Comment by The Blessed Father on March 1, 2013 at 3:57pm

I enjoy getting all mail but there is a difference between what I save and what gets tossed. After EZ, Oh Boy, etc, etc, well, what can I say. BF 

Comment by Rebecca Guyver on March 1, 2013 at 3:54pm

I think of my MA and other as inhabiting different silos but both nurture each other and spillover. For me MA tends to work out as more experimental but also idea driven in a different way. Sometimes I send stuff that, lIke Jon says, has been laboured over but it may not be executed the way I want it executed or it's vapid or I've simply tried too hard, whatever.  While some artists burn their work and present a clean process as their genius, I like to share and show my messy stuff.  My painting and drawing blog is full of stuff I look at and wince at...  I know that I am messy and have lots of failed thinking and badly executed stuff - I am clearly no genius, but to me that's interesting.  My husband showed me a funny article today and it seems slightly relevant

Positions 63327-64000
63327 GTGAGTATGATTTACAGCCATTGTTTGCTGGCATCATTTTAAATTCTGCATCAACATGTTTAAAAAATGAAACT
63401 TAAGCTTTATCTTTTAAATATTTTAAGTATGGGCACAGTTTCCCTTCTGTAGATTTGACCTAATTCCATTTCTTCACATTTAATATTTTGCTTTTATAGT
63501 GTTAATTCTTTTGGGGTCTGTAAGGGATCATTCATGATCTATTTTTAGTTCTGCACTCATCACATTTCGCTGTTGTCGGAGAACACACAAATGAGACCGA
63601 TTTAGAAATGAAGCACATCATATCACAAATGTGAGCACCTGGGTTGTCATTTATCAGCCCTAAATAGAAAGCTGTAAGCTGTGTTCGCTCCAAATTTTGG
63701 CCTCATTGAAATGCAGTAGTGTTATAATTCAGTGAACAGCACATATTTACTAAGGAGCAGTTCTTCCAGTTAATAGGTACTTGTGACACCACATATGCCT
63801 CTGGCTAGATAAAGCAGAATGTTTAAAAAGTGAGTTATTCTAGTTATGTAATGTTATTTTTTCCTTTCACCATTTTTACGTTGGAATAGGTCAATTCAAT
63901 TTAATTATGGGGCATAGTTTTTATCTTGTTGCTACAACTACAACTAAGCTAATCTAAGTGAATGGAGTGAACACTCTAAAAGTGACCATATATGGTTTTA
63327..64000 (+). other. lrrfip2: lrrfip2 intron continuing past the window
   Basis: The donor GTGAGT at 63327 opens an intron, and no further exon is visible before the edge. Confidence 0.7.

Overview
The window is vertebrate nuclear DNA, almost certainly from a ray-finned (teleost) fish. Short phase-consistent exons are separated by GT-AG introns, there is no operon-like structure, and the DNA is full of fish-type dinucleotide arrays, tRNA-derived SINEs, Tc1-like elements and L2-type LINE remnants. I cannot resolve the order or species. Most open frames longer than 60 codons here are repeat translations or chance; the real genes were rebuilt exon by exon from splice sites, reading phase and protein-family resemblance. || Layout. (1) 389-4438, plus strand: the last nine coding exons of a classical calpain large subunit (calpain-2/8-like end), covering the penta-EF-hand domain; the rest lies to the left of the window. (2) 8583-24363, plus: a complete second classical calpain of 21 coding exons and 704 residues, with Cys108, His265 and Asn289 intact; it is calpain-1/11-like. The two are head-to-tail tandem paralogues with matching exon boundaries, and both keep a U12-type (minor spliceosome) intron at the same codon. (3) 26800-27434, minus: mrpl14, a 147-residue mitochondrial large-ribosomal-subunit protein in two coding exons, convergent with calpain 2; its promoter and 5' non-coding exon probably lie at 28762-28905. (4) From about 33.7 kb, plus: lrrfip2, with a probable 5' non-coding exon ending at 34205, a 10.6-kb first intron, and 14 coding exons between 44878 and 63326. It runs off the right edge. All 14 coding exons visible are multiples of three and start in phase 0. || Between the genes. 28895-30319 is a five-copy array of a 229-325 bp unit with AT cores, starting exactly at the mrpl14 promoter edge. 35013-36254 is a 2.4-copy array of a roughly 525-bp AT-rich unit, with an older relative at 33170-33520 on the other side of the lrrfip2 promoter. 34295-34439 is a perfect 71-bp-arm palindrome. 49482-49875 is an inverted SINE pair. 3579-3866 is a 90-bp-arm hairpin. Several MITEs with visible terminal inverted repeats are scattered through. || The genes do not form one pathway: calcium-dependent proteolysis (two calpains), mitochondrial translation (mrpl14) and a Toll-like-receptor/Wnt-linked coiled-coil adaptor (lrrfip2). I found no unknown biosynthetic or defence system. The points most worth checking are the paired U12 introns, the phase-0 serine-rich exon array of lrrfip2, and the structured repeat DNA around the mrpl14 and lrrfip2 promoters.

I really like this conversation.  I think it's insightful and provocative.

Comment by The Blessed Father on March 1, 2013 at 3:45pm

Wow!!! Did I stir up some shit or what, I'm not judging what people mail but expressing what I 

enjoy receiving. After receiving mail from the greats, I guess I expect more, Nancy, google EZ Smith

and You'll see what I mean. EZ is a photographer and did a photo essay on the hugh umbrellas on the Grapevine.  He made 100, signed and numbered books, the cover of which was made from the material

from the umbrella. WOW, it's hard to beat shit like that, I guess I expect more. I'm not being judgemental,

but expressing what I enjoy.  BF 

Comment by De Villo Sloan on March 1, 2013 at 3:21pm

& it's really curious to me people are associating their art with time and labour. I mean, that's cool. Anything that gives you meaning and purpose. But I'm lazy - I equate art with play & being effortless. I don't think that makes me a mail-art slacker. I don't mean people need to think like me. I don't equate art with labour.